What this downplays, however, are the historical and spatial interconnections across the ‘the national’, ‘the international’ and ‘the individual’ in a variety of ways, including most notably through colonial histories of many European states. These interconnections are ones which link the present situation and location of refugees – for example on the borders of Europe seeking asylum – to actions undertaken by European states at the international level through colonialism which had specific effects on individuals around the world to bind them to those states through (past and ongoing) social and economic relations. The growing current cry of ‘We are here because you were there’ (see Counterfire 2015; Vargas 2014) seeks, among other things, to historically contextualise the present asylum condition; it foregrounds interconnections between the national, international and individual as a starting point for thinking about political identity and belonging by emphasizing the historical connections between the individuals who are seeking asylum and regularisation from Western states and the past colonial enterprises by said Western states. This locates political identity and belonging outside of the nation-state’s current borders and its present actions, binding it instead to the past, and to question of actions undertaken elsewhere. It furthermore repositions the so-called second generation, no longer leaving them as people who are simply successfully or unsuccessfully ‘integrated’ into a single state. Instead the so-called second generation are repositioned in the middle of a series of complex ties which link them to multiple histories as well as to multiple levels of integration globally through their parents and grandparents and other ancestors (Ní Mhurchú 2014; Kushnick 1993).

Put another way, this dominant linear temporal and spatially defined starting point is unhelpful for exploring the uneven haphazard, messy, fluid nature of political identity and belonging across ‘the national’, ‘the international’ and ‘the individual’ levels which histories of colonialism bring to the fore. This is because politics is taken for granted to be unfolding in a progressive fashion within states and other bounded communities; politics is assumed “to be achieved in time and extended in space’ (Closs Stephens 2010, p.32) by being enacted by or undermined within bounded institutions and communities. The politics that unfolds across them, intersecting them with historical and extra-territorial geographical ties is therefore much harder to see, to consider/reflect upon, and engage with from this spatio-temporal understanding.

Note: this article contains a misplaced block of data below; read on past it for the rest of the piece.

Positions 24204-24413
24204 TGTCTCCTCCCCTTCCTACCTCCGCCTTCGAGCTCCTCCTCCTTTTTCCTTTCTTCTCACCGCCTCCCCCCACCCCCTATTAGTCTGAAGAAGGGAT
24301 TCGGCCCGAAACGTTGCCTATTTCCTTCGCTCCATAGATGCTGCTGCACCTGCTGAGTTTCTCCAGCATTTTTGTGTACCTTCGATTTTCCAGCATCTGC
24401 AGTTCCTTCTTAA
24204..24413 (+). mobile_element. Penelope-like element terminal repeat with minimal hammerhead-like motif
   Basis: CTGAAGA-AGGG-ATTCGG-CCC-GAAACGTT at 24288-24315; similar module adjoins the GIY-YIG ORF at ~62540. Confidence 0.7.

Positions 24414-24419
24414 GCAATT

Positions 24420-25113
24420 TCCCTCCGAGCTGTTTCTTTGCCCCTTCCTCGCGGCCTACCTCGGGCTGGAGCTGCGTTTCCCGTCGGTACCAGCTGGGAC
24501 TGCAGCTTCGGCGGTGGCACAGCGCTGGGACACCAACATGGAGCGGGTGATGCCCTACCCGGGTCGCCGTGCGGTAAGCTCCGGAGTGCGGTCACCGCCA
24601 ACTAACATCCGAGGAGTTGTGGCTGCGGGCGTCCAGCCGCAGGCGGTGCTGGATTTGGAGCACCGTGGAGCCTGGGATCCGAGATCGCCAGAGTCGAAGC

Disturbing the Logics of Exclusion

Yet what the latter points to is a form of politics linked increasingly to what Balibar calls ‘a composition of differences’ (Balibar 2012: 448); this is an understanding of politics not based within bounded spaces but a politics ‘formed through crossing borders: visible and invisible, internal and external’. Engin Isin (2002: 3-5) has coined the term ‘logic of alterity’ to describe such a starting point which ‘assumes overlapping, fluid, contingent, dynamic and reversible boundaries and positions’. He differentiates this from ‘a logic of exclusion’ which assumes ‘zero-sum, discrete and binary groups’. Isin argues that the former is much more useful for thinking through the ‘in flux’ (Isin 2008) nature of political identity and belonging and the ongoing struggles which have always to some extent defined, but also increasingly now define what it is to be a political subject today. This is because it emphasizes how agents move across ‘various positions within social space’ (Isin 2002: 44) engaging in solardistic and alienating strategies in uneven ways, often simultaneously. This is to tell a story ‘which either def[ies] or at least complicate[s] the space-time of the nation-state’ in which the received linear temporal and distinct spatial understating of IR is most linked to (Closs Stephens and Squire 2010: 434).

The danger in differentiating a logic of exclusion from a logic of alterity is, however, that we presume that exclusionary narratives which are grounded in the former (ideas of discrete and binary groups) are moved beyond or dispensed with if we refuse such a logic as our starting point. In fact, they are played with rather than moved beyond. Instead of them being dispensed with, I want to draw attention to how ideas linked to exclusion (otherness, outside, binary ways of thinking) are played out in various unanticipated and intertwined ways given the emphasis on questions of irregularity, fragmentation, contingency and ambiguity.

An alternative Supplementary Space